Gifford and Walker STIRLING AND CENTRAL SCOTLAND (2002), p264. DEAN OF GUILD RECORDS Refs 3/1903, 16/1904, 2/1923. Information courtesy of owner.

About Listed Buildings

Historic Environment Scotland is responsible for designating sites and places at the national level. These designations are Scheduled monuments, Listed buildings, Inventory of gardens and designed landscapes and Inventory of historic battlefields.

We make recommendations to the Scottish Government about historic marine protected areas, and the Scottish Ministers decide whether to designate.

Listing is the process that identifies, designates and provides statutory protection for buildings of special architectural or historic interest as set out in the Planning (Listed Buildings and Conservation Areas) (Scotland) Act 1997.

We list buildings which are found to be of special architectural or historic interest using the selection guidance published in Designation Policy and Selection Guidance (2019)

Listed building records provide an indication of the special architectural or historic interest of the listed building which has been identified by its statutory address. The description and additional information provided are supplementary and have no legal weight.

These records are not definitive historical accounts or a complete description of the building(s). If part of a building is not described it does not mean it is not listed. The format of the listed building record has changed over time. Earlier records may be brief and some information will not have been recorded.

The legal part of the listing is the address/name of site which is known as the statutory address. Other than the name or address of a listed building, further details are provided for information purposes only. Historic Environment Scotland does not accept any liability for any loss or damage suffered as a consequence of inaccuracies in the information provided. Addresses and building names may have changed since the date of listing. Even if a number or name is missing from a listing address it will still be listed. Listing covers both the exterior and the interior and any object or structure fixed to the building. Listing also applies to buildings or structures not physically attached but which are part of the curtilage (or land) of the listed building as long as they were erected before 1 July 1948.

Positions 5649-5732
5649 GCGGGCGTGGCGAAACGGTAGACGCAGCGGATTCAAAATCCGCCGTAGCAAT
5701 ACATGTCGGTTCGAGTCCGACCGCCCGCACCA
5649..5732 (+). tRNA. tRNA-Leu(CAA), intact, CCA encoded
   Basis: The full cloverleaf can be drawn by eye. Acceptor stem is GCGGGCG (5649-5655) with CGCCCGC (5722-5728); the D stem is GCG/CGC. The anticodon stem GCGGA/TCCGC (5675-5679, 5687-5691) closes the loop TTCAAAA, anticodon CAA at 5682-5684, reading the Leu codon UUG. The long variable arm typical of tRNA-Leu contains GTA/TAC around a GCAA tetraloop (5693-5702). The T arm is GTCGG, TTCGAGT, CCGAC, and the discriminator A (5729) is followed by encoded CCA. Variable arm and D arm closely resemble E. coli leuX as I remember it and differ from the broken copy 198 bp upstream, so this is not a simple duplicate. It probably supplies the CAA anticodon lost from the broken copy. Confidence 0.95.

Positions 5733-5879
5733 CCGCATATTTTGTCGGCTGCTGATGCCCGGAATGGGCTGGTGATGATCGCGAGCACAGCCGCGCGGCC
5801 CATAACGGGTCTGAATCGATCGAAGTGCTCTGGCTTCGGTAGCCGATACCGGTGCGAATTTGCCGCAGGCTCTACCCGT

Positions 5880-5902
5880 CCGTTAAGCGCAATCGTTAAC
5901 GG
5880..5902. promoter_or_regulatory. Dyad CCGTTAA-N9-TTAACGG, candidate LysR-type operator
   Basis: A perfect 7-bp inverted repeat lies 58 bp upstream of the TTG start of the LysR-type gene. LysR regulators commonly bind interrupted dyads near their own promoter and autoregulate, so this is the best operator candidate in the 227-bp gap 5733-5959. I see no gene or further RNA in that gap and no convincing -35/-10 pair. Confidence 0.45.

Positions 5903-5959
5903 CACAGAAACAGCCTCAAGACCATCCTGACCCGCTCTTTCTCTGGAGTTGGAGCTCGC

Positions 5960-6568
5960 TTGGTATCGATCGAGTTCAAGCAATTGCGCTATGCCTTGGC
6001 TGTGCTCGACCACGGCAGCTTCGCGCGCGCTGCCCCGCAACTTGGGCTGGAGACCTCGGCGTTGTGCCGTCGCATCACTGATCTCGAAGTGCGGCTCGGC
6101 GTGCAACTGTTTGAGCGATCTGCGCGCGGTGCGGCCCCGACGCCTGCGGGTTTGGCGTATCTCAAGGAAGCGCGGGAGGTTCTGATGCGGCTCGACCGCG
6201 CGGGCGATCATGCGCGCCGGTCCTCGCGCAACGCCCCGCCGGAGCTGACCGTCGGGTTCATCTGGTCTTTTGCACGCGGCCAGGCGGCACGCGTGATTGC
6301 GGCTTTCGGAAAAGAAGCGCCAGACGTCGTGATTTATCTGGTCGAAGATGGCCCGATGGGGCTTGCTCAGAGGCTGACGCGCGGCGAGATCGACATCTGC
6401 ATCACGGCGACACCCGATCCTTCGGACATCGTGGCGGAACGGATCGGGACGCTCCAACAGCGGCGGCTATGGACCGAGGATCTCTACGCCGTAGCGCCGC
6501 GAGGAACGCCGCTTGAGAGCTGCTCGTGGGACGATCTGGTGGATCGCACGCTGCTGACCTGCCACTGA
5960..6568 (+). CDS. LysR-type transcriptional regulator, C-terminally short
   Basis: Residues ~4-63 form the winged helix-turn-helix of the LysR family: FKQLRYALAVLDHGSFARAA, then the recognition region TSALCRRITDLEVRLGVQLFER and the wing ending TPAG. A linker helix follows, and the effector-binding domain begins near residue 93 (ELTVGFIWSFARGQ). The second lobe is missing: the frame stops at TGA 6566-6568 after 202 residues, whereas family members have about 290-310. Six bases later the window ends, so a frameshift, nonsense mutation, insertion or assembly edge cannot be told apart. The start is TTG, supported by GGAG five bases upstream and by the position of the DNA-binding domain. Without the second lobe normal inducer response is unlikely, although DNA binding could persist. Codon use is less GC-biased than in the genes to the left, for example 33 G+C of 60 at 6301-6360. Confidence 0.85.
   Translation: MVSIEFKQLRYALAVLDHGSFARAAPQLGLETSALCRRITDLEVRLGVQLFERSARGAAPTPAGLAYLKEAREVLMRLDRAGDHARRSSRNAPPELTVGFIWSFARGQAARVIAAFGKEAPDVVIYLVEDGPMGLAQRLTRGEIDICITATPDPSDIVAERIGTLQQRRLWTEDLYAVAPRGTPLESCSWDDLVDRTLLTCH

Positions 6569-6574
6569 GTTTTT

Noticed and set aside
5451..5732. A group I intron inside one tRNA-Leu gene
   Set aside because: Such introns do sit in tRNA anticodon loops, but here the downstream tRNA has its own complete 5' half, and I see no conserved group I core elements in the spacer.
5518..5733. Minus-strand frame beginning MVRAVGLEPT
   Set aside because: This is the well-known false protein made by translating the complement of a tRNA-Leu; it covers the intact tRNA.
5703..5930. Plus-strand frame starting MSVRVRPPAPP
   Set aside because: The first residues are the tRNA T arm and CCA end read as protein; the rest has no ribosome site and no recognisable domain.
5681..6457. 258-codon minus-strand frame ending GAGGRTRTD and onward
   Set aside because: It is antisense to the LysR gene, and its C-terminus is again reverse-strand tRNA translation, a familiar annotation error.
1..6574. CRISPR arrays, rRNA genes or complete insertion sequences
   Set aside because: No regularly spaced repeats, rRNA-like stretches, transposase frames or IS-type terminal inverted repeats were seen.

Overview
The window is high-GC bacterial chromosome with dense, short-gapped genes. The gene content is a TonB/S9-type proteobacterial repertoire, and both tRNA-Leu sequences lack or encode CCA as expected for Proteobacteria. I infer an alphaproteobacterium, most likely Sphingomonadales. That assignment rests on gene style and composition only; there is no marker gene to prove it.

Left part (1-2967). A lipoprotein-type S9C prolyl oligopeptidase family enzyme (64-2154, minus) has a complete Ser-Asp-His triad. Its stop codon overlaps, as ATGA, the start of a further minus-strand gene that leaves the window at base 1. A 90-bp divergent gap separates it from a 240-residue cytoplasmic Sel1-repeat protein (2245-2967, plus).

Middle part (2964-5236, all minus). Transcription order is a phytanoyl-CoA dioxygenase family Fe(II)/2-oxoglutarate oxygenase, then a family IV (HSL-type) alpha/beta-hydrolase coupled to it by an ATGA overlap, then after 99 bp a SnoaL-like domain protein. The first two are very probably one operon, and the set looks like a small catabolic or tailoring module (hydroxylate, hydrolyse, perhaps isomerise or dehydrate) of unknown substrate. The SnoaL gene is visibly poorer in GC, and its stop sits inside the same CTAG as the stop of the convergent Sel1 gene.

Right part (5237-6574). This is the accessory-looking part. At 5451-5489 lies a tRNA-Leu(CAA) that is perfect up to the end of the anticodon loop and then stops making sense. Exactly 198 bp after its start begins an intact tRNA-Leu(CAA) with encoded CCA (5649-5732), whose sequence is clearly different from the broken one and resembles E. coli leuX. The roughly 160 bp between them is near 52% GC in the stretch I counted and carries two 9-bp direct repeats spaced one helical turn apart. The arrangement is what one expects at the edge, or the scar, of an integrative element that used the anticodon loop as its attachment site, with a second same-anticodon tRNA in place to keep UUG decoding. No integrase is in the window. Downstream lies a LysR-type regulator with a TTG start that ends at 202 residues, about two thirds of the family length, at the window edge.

While Historic Environment Scotland is responsible for designating listed buildings, the planning authority is responsible for determining what is covered by the listing, including what is listed through curtilage. However, for listed buildings designated or for listings amended from 1 October 2015, legal exclusions to the listing may apply.

If part of a building is not listed, it will say that it is excluded in the statutory address and in the statement of special interest in the listed building record. The statement will use the word 'excluding' and quote the relevant section of the 1997 Act. Some earlier listed building records may use the word 'excluding', but if the Act is not quoted, the record has not been revised to reflect subsequent legislation.

Listed building consent is required for changes to a listed building which affect its character as a building of special architectural or historic interest. The relevant planning authority is the point of contact for applications for listed building consent.

Find out more about listing and our other designations at You can contact us on 0131 668 8914 or at